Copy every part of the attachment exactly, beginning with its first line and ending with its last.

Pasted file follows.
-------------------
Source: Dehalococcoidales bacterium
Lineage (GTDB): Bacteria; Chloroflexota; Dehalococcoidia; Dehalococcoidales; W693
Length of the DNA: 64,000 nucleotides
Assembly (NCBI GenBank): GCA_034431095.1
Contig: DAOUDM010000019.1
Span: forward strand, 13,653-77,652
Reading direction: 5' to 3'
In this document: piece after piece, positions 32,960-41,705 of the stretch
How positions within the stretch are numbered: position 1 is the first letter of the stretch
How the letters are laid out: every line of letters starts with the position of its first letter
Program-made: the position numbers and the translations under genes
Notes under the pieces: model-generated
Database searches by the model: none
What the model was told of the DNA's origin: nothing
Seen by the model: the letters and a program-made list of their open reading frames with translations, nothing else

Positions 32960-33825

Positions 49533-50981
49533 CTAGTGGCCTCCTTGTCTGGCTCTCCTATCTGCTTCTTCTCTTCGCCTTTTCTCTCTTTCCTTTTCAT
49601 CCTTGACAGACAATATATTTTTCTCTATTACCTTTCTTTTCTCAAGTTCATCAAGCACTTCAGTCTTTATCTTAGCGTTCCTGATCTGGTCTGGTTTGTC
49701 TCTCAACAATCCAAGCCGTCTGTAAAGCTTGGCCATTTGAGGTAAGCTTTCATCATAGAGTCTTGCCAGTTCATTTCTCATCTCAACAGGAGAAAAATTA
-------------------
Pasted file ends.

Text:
Source: Dehalococcoidales bacterium
Lineage (GTDB): Bacteria; Chloroflexota; Dehalococcoidia; Dehalococcoidales; W693
Length of the DNA: 64,000 nucleotides
Assembly (NCBI GenBank): GCA_034431095.1
Contig: DAOUDM010000019.1
Span: forward strand, 13,653-77,652
Reading direction: 5' to 3'
In this document: piece after piece, positions 32,960-41,705 of the stretch
How positions within the stretch are numbered: position 1 is the first letter of the stretch
How the letters are laid out: every line of letters starts with the position of its first letter
Program-made: the position numbers and the translations under genes
Notes under the pieces: model-generated
Database searches by the model: none
What the model was told of the DNA's origin: nothing
Seen by the model: the letters and a program-made list of their open reading frames with translations, nothing else

Positions 32960-33825

Positions 49533-50981
49533 CTAGTGGCCTCCTTGTCTGGCTCTCCTATCTGCTTCTTCTCTTCGCCTTTTCTCTCTTTCCTTTTCAT
49601 CCTTGACAGACAATATATTTTTCTCTATTACCTTTCTTTTCTCAAGTTCATCAAGCACTTCAGTCTTTATCTTAGCGTTCCTGATCTGGTCTGGTTTGTC
49701 TCTCAACAATCCAAGCCGTCTGTAAAGCTTGGCCATTTGAGGTAAGCTTTCATCATAGAGTCTTGCCAGTTCATTTCTCATCTCAACAGGAGAAAAATTA